In non-fiction writing, exploring the want versus need concept is equally essential in creating engaging narratives. When writing biographies, historical accounts, or even memoirs, delving into the wants and needs of the individuals involved can provide readers with a deeper understanding of the subject matter. To flesh out want versus need in non-fiction characters, authors should consider the driving forces behind their actions and decisions, investigating the intricate balance of desires and needs that shapes their lives. In a memoir, for example, the writer can reflect on their life experiences and identify the wants and needs that have influenced their journey. By examining these aspects of their life, the author can create a more vivid and relatable story for readers, revealing the personal growth and transformation that has taken place over time. Ultimately, incorporating the concept of want versus need into non-fiction writing allows for a richer, more engaging narrative that connects with readers on a deeper level.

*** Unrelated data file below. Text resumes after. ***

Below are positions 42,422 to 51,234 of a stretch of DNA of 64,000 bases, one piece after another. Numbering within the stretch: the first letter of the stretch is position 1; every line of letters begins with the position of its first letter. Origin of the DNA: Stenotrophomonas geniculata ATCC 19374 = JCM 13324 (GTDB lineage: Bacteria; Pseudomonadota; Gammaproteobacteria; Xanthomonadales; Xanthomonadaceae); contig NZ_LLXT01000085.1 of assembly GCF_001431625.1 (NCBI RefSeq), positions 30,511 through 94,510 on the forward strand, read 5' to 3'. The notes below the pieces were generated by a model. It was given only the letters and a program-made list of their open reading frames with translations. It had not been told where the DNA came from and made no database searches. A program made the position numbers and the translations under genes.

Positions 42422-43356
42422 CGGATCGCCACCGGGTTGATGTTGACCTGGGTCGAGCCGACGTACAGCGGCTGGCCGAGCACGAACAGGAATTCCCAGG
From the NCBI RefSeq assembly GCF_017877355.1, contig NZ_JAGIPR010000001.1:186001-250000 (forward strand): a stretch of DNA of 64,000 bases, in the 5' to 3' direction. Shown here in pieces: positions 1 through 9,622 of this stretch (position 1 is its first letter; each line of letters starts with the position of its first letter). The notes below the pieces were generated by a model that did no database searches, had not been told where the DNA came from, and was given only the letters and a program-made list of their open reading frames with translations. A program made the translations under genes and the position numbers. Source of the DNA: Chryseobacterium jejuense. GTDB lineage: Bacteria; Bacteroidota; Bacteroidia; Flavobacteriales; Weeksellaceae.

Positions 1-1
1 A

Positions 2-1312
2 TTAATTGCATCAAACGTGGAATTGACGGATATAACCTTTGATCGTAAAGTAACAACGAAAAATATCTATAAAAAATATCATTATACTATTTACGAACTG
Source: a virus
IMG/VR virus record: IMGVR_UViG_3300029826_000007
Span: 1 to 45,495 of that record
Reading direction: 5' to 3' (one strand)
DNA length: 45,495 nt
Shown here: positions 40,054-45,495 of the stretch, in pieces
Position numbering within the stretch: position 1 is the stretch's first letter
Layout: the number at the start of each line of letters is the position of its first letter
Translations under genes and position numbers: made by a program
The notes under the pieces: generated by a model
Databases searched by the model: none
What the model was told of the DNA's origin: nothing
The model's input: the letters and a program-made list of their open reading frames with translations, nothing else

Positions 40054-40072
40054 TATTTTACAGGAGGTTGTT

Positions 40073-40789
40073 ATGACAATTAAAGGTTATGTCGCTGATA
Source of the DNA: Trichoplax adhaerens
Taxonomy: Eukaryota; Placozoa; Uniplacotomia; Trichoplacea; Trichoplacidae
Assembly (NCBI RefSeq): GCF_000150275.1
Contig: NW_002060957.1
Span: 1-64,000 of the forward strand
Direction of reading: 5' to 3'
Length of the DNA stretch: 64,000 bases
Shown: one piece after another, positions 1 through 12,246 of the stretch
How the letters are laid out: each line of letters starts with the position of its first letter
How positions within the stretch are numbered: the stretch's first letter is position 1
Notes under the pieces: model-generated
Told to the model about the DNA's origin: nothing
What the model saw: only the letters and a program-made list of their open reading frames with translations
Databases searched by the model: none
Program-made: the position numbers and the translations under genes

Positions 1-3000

Jean-Luc Picard’s Narrative Motivation in Star Trek: First Contact
In Star Trek: First Contact, Captain Jean-Luc Picard's narrative motivation can be analyzed through the lens of want versus need to create a compelling character arc.
In the film, Picard wants to protect Earth and the Federation from the Borg, a powerful and seemingly unstoppable enemy. He is driven by a strong desire for revenge against the Borg, who had previously assimilated him, turning him into one of their own. This traumatic experience left a deep wound in Picard, fueling his external goal of defeating the Borg and eradicating their threat. His want is to destroy the Borg at any cost, which he believes will bring him closure and relief from the lingering trauma of his past.